Verses 1-16 The direct object of this parable seems to be, to show that though the Jews were first called into the vineyard, at length the gospel should be preached to the Gentiles, and they should be admitted to equal privileges and advantages with the Jews. The parable may also be applied more generally, and shows, 1. That God is debtor to no man. 2. That many who begin last, and promise little in religion, sometimes, by the blessing of God, arrive at a great deal of knowledge, grace, and usefulness. 3. That the recompense of reward will be given to the saints, but not according to the time of their conversion. It describes the state of the visible church, and explains the declaration that the last shall be first, and the first last, in its various references. Till we are hired into the service of God, we are standing all the day idle: a sinful state, though a state of drudgery to Satan, may be called a state of idleness. The market-place is the world, and from that we are called by the gospel. Come, come from this market-place. Work for God will not admit of trifling. A man may go idle to hell, but he that will go to heaven, must be diligent. The Roman penny was sevenpence halfpenny in our money, wages then enough for the day's support. This does not prove that the reward of our obedience to God is of works, or of debt; when we have done all, we are unprofitable servants; but it signifies that there is a reward set before us, yet let none, upon this presumption, put off repentance till they are old. Some were sent into the vineyard at the eleventh hour; but nobody had hired them before. The Gentiles came in at the eleventh hour; the gospel had not been before preached to them. Those that have had gospel offers made them at the third or sixth hour, and have refused them, will not have to say at the eleventh hour, as these had, No man has hired us. Therefore, not to discourage any, but to awaken all, be it remembered, that now is the accepted time. The riches of Divine grace are loudly murmured at, among proud Pharisees and nominal Christians. There is great proneness in us to think that we have too little, and others too much of the tokens of God's favour; and that we do too much, and others too little in the work of God. But if God gives grace to others, it is kindness to them, and no injustice to us. Carnal worldlings agree with God for their penny in this world; and choose their portion in this life. Obedient believers agree with God for their penny in the other world, and must remember they have so agreed. Didst not thou agree to take up with heaven as thy portion, thy all; wilt thou seek for happiness in the creature? God punishes none more than they deserve, and recompenses every service done for him; he therefore does no wrong to any, by showing extraordinary grace to some. See here the nature of envy. It is an evil eye, which is displeased at the good of others, and desires their hurt. It is a grief to ourselves, displeasing to God, and hurtful to our neighbours: it is a sin that has neither pleasure, profit, nor honour. Let us forego every proud claim, and seek for salvation as a free gift. Let us never envy or grudge, but rejoice and praise God for his mercy to others as well as to ourselves.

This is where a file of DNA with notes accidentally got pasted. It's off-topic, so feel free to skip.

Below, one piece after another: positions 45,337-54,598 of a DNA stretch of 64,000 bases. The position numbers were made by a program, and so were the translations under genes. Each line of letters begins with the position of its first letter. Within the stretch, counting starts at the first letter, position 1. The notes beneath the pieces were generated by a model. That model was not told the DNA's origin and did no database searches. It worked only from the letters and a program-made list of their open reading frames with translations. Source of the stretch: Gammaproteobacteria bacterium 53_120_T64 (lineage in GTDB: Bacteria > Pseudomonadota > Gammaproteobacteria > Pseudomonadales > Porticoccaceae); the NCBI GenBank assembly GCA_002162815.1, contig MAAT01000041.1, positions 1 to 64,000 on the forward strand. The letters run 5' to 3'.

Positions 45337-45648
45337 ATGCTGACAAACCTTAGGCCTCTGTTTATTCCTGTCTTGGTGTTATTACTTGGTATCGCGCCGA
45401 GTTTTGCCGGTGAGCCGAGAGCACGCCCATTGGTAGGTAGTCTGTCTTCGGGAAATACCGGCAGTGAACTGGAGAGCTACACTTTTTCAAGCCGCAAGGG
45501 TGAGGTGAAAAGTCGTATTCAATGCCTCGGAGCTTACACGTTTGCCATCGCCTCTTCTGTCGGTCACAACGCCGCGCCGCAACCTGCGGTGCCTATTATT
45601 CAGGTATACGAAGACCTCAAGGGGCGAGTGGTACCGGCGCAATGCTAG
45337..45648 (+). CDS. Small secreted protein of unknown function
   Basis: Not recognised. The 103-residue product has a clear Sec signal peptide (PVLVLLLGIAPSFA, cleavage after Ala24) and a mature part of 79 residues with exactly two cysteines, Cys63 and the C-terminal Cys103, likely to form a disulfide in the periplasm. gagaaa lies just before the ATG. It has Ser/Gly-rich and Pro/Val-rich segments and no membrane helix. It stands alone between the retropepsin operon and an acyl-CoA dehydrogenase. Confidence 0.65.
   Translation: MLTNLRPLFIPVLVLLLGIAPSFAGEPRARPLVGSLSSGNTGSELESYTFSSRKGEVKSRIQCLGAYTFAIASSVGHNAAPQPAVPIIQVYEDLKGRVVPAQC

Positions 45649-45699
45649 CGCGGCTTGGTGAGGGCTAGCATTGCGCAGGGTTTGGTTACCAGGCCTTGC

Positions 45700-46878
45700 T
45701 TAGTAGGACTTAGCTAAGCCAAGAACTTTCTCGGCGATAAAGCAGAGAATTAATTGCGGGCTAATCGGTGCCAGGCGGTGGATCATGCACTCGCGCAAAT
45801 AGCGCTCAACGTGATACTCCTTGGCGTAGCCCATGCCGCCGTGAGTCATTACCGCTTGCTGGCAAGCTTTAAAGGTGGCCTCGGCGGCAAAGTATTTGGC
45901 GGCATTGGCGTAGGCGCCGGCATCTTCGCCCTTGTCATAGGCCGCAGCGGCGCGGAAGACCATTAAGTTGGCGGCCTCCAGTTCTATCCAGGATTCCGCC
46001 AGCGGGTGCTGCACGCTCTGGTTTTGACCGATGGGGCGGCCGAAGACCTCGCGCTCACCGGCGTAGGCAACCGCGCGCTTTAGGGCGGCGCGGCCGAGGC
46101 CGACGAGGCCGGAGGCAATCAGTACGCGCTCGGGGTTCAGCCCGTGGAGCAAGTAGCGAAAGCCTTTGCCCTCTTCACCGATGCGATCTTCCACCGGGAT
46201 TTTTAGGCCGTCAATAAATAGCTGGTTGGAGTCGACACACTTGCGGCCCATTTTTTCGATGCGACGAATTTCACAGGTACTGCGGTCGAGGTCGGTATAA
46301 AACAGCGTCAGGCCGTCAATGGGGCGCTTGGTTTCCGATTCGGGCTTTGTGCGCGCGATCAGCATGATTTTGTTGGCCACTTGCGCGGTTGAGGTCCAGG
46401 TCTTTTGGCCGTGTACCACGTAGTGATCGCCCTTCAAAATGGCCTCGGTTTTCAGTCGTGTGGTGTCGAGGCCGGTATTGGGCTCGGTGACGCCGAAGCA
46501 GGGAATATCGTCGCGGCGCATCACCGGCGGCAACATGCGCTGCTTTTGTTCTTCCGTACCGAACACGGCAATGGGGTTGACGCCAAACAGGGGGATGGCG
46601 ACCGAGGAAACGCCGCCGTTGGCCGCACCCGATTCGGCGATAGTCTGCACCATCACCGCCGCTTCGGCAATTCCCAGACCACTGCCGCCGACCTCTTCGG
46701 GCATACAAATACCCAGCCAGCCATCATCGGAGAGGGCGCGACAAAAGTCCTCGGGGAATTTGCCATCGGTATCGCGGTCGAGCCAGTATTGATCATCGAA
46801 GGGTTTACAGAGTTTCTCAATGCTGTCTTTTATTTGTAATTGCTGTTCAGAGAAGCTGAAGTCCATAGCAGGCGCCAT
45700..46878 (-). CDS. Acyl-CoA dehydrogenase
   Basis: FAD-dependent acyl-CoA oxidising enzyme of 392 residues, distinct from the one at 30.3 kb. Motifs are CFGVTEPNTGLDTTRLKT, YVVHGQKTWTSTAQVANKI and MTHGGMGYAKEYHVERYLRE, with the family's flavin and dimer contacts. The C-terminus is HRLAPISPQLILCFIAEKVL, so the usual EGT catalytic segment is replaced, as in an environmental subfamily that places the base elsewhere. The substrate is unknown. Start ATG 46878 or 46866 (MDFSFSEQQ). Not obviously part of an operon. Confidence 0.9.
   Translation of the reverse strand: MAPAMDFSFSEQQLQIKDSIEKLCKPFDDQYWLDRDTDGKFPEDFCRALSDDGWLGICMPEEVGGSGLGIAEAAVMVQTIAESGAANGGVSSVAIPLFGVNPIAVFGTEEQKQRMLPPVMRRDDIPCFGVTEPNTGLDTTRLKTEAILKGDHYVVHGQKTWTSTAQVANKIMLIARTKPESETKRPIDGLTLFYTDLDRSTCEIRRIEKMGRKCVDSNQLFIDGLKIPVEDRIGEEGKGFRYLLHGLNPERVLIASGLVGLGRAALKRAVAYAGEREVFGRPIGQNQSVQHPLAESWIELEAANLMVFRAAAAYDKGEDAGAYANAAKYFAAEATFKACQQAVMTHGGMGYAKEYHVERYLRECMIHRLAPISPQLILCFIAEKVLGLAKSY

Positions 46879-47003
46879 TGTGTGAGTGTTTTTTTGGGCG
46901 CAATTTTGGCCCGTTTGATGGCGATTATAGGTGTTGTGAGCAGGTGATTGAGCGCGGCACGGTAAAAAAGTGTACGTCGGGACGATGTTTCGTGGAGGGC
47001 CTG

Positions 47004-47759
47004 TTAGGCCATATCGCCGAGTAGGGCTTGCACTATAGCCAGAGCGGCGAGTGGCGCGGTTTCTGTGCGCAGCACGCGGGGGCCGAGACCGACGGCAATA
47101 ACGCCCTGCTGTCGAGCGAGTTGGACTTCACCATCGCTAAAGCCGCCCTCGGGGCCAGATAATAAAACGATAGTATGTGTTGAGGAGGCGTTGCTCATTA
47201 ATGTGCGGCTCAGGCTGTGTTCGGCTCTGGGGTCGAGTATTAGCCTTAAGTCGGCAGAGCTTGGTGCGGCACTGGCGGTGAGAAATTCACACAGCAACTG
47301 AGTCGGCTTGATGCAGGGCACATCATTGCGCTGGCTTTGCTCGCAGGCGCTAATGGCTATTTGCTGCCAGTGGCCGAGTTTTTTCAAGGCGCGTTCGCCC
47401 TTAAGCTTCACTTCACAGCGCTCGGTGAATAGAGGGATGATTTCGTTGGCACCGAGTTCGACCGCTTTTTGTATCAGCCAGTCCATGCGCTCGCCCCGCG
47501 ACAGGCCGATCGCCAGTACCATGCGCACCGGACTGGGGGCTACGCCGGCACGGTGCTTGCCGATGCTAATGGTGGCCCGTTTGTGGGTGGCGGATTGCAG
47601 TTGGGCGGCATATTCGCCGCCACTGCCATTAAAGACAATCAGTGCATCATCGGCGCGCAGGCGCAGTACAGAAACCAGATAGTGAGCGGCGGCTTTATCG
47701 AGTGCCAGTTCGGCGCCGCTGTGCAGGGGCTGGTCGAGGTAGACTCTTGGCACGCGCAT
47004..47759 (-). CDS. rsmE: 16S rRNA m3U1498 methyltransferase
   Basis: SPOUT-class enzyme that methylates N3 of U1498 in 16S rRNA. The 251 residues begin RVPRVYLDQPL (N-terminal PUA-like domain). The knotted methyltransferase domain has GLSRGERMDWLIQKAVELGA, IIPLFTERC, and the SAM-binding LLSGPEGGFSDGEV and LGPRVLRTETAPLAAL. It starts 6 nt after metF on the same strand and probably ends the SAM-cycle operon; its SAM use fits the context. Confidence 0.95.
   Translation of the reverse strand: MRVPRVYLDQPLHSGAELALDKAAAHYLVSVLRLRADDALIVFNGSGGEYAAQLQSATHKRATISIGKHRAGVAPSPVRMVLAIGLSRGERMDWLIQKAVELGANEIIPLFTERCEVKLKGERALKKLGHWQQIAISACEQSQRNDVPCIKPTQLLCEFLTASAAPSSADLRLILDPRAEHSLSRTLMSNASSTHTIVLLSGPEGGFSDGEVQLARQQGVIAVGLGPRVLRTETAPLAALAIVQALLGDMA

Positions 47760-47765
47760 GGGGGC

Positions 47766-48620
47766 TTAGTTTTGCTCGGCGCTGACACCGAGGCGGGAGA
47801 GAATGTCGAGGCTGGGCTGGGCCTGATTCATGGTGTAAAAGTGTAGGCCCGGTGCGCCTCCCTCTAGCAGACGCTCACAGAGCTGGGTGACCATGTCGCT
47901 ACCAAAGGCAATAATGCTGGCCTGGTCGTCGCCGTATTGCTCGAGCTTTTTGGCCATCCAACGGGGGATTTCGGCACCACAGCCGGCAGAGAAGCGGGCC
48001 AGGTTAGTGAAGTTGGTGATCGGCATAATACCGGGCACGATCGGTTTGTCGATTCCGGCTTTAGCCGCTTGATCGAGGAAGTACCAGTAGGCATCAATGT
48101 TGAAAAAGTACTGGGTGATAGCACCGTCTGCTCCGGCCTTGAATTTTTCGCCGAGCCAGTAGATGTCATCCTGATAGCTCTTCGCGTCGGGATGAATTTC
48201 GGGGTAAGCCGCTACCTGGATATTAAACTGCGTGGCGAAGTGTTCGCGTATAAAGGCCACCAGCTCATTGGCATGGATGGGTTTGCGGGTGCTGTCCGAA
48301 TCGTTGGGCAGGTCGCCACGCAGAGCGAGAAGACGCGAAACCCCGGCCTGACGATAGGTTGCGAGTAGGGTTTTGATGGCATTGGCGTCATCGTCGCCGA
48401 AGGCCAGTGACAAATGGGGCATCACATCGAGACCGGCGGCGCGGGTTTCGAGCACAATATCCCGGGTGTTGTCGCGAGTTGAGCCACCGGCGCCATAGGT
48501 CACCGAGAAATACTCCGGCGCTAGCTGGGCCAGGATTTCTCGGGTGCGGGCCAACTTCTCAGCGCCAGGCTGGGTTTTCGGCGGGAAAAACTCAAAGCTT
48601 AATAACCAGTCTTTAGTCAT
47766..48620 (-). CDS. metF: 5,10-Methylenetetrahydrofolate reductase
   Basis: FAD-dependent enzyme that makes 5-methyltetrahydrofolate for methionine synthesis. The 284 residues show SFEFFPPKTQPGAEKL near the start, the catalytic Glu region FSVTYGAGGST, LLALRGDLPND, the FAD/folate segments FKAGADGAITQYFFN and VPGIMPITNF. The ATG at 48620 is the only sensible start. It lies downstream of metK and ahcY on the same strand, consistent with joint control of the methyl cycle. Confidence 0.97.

Verses 17-19 Christ is more particular here in foretelling his sufferings than before. And here, as before, he adds the mention of his resurrection and his glory, to that of his death and sufferings, to encourage his disciples, and comfort them. A believing view of our once crucified and now glorified Redeemer, is good to humble a proud, self-justifying disposition. When we consider the need of the humiliation and sufferings of the Son of God, in order to the salvation of perishing sinners, surely we must be aware of the freeness and richness of Divine grace in our salvation.